Cooling centres and cool routes, along with specialized apps to communicate with citizens may help to raise awareness. Cities such as Paris, Athens and Rotterdam have developed the EXTREMA app to assess heat vulnerability and direct vulnerable individuals to local cooling centres. 

Develop long-term plans to reduce the heat threat. Heat mitigation solutions are part of wider urban planning initiatives and may include cool roofs, pavements and road surfaces. Green roofs and walls can also help to reduce temperatures, in addition to increased planting of trees and urban vegetation. Increased vegetation also may help to reduce the risk of flooding. 

The NYC Cool Roofs initiative for example provides local jobseekers with valuable training and work experience, that has since been replicated in Spain and South Korea. 

Raise awareness of actions to reduce urban heat. Developing information materials with broad appeal may help in achieving secondary benefits such as the creation of jobs, reduced energy costs, improved energy security and air quality, and overall well-being of residents. 

Worldwide, heat waves currently impact 200 million people in 350 countries. The Paris Agreement on climate change outlines a target of an overall 1.5 degree reduction, but if this goal is not met, 1.6 billion people may be impacted by urban heat by the 2050s. 

Heat waves are predictable hazards. Mitigation actions by cities and governments may help to address and understand heat risk, particularly for those most at risk.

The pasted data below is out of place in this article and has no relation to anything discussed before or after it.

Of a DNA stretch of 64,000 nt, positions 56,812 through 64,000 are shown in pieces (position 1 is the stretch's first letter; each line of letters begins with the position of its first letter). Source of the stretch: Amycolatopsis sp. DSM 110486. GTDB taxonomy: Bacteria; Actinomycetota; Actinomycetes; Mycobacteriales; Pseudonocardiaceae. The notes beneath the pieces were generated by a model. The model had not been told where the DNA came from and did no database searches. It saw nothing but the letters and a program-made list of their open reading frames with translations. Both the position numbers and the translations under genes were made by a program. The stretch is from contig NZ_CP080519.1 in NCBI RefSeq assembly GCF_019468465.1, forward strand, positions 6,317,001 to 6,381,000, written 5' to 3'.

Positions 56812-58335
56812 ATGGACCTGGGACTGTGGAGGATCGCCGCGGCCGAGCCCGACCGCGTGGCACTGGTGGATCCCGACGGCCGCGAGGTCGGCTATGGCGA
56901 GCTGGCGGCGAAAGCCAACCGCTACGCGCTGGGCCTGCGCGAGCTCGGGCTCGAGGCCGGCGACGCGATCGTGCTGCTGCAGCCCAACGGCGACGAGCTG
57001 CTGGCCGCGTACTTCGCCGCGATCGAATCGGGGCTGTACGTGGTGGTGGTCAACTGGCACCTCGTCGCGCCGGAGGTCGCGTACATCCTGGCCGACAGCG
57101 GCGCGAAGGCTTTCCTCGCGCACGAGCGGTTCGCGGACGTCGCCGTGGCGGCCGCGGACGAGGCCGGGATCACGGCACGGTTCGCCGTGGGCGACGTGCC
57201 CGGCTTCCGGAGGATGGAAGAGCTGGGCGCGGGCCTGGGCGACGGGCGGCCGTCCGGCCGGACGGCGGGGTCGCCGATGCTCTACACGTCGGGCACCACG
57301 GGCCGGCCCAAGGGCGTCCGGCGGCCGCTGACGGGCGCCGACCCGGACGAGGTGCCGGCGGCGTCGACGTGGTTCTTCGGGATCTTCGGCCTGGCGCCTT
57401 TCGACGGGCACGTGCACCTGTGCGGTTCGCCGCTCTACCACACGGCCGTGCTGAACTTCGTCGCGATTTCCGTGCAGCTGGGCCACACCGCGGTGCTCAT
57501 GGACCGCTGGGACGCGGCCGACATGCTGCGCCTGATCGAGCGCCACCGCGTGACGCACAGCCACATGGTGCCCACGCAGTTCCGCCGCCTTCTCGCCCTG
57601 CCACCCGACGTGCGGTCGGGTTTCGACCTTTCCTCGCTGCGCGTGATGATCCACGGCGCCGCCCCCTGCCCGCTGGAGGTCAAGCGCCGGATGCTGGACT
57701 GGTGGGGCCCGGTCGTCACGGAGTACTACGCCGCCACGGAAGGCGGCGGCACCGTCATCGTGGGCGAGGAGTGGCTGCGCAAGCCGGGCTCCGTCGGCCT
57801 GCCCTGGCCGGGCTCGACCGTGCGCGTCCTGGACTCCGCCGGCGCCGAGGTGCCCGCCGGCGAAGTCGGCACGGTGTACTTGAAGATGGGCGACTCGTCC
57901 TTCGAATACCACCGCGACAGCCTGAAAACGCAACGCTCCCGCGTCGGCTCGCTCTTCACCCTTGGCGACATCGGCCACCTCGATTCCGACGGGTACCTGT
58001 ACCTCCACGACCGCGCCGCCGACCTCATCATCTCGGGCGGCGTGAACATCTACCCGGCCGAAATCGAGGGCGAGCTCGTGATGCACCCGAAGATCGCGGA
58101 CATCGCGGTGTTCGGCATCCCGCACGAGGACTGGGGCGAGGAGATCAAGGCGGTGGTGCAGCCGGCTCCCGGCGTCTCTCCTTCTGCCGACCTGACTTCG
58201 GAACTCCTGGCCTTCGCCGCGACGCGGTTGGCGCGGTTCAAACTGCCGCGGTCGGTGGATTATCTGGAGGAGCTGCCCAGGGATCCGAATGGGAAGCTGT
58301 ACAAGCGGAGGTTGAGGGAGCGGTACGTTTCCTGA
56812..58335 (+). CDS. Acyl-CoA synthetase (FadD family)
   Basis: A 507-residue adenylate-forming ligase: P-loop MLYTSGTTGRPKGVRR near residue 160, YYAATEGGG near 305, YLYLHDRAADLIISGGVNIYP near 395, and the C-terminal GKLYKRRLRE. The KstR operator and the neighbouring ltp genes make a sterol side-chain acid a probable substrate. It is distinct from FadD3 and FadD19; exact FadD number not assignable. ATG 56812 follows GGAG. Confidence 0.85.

What Wildfire Evacuees Need. Right Now.

Currently in California and Oregon, mass evacuations are underway as a result of three of the nine largest wildfires in that state’s history.

As an emergency responder on the Regional Municipality of Wood Buffalo (RMWB) Wildfire, (commonly known as the Fort McMurray Fires), I had a front-row seat to the largest evacuation in Alberta’s history, with upwards of 90,000 people displaced from their homes and 3,244 structures destroyed. Economic costs as a result of the fires were among the highest in Canadian history to date, with insured property damage estimated at $3.58 billion.

A common feature of disaster season over the past number of years has been the devastating impact of wildfires, and severe economic and environmental consequences as a result. According to Natural Resources Canada, climate change and climate variability have altered patterns of lightning, temperature, precipitation and vegetation. These altered conditions have increased the potential for fire, with some estimates suggesting a doubling of the area burned by the end of the century.

According to some reports, communication gaps contributed to mixed messages to residents regarding the need to evacuate, while others have highlighted how the rapid escalation of the fire overwhelmed the ability to respond. In order to continue to develop best response practises, it is worth considering the unique requirements of evacuees, including the method, breadth and timeliness of information dissemination.

Issues surrounding internal EOC communications, including field interoperability and technology will be covered in a future post.